Tax avoidance is about seeking to defeat the will of parliament – not paying cash into an ISA

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I had a Twitter debate yesterday with two people on tax avoidance. One was Peter Watt, the former general secretary of the Labour Party. The other was Mark Rowney, who describes himself on Twitter as "Former Lawyer at Clifford Chance. Now resigned to make the world a better place. Vice Chair of @BatterseaLabour". He worked on international finance, including tax structuring, at Clifford Chance.

Watt argued that tax avoidance embraces such things as paying money into an ISA or pension. Rowney went further. His argument was as follows:

Imagine you’re broke (not hard I’m sure). You’ve got a small amount of cash and you have to choose between food and clothes. You choose food. Guess what, you’ve engaged in tax avoidance! Sure you were thinking that you can carry on wearing your knackered jeans but can’t go for much longer without food. However at the same time you’ve structured your spending activities in such a way as to reduce the amount of VAT you pay. You weren’t consciously thinking of it but that is the effective result. Budgeting can have the unintended consequence of tax avoidance. I use this example to make the point that the act itself of tax avoidance (the actus reus to use legal parlance) is not immoral in itself.

I differed with them on Twitter, saying both arguments are simply wrong. My argument is that tax avoidance is seeking to get round the law.  In my view  tax avoidance is not and cannot be about doing things that are very clearly legally permitted, and even encouraged by parliament. So paying money into a pension or an ISA is not tax avoidance. Parliament specifically grants tax relief for both of them and you can’t be avoiding tax if you do what parliament intends. But Rowney and Watt disagreed. Indeed, Rowney tweeted in response to such a suggestion:

Sadly, for a lawyer, he's way of mark. As Lord Nolan said in the House of Lords in 1997:

Tax avoidance .... is a course of action designed to conflict with or defeat the evident intention of Parliament.

I think that's pretty definitive. As a result, beyond a shadow of a doubt, paying into an ISA or a pension is not tax avoidance. Rowney and Watt and all who argue that way are just wrong. Legally wrong, even.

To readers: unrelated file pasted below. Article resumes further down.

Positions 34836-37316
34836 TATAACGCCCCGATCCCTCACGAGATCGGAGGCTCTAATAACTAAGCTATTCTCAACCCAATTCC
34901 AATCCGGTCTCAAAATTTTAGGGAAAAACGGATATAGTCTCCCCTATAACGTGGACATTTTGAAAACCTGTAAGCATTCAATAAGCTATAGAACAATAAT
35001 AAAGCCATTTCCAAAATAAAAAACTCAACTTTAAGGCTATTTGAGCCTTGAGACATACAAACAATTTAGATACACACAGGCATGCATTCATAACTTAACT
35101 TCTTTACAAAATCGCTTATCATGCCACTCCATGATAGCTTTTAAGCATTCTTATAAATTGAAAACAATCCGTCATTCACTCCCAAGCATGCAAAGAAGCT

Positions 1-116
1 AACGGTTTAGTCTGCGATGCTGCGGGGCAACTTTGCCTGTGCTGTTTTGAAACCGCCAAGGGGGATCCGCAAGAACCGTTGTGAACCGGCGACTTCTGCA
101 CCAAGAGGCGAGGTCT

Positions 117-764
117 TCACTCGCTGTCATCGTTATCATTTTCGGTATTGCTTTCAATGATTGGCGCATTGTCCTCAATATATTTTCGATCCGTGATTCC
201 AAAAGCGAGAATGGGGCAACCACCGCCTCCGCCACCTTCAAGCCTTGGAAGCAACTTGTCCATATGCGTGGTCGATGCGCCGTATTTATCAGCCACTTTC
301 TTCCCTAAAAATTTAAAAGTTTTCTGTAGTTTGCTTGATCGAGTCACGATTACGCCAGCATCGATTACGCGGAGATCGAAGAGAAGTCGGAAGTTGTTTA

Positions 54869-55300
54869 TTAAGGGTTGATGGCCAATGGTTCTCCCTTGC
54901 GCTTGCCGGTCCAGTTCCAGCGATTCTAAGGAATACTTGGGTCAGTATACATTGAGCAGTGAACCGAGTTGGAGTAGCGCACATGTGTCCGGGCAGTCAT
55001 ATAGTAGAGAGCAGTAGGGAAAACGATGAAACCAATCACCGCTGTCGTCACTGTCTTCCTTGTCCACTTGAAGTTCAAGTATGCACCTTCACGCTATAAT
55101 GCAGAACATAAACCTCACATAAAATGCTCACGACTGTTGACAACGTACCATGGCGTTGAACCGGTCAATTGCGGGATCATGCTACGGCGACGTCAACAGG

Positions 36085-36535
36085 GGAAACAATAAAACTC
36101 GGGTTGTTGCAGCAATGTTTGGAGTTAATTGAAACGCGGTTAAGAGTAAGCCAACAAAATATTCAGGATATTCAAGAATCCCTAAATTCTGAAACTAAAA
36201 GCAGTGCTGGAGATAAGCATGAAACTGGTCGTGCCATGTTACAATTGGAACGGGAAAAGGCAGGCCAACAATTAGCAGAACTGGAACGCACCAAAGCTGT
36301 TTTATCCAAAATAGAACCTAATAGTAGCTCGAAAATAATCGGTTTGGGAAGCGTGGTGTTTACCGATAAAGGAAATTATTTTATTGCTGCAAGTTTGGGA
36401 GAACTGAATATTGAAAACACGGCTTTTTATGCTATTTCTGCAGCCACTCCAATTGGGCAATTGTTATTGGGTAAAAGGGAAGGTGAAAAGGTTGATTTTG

But what's interesting in that case is to speculate on why people like Watt and Rowney - and their friends from the far right like Mark Littlewood at the Institute of Economic Affairs - say such things. Well let's go back to Watt to get the answer to this one. He said in his article (and remember, it's a former general secretary of the Labour Party saying this):

It is right that we clamp down on so called “contrived” avoidance schemes and the planned general anti-abuse rule should be welcomed.

But we also need to be honest that tax avoidance per-se is not wrong, morally or otherwise.  And that the line between “good” and “bad” avoidance is not always clear.  We should state clearly that while government must collect taxes so that it can deliver the services and protections that we expect them to, we understand that tax is a necessary evil and that people have the right to try and legally minimise the amount that they pay.  Furthermore, any government should have a duty to minimise the amount that people and companies have to pay in tax and to spend the tax that it does collect wisely.

That's astonishing stuff, and explanation for why every sane person must still have some reasonable worries about what a Labour government might, or might not do. What he's saying - what a former senior Labour official is saying - is that tax is a 'necessary evil'. It clearly follows that he thinks that state services fall into the same category. After all, they're paid for with tax. That means he obviously health, education, law and order, defence, and the whole infrastructure of the state that make life possible in this country is to be despised. And wealth redistribution, and the correction of market failures, which are other major reasons for taxing, are also evil. And that's obviously why he thinks people should have the right to get out of paying for them - knowing, as I'm sure he does, that the option in question is only available to the rich, who'll subvert the social justice Labour should stand for but for which these two people clearly do not, at every opportunity.

Deep in a part of Labour is a hatred for much that is very good in this country - and for the people who provide the essential services on which we all depend. And that same part believes - like the far right - that only the private sector and the greed that motivates it provides the answers to well being.

No wonder people don't vote Labour. I would never vote for a candidate with such views - whatever the party label.

Ed Miliband has a long way to go to prove his party can be trusted with people like this in his party.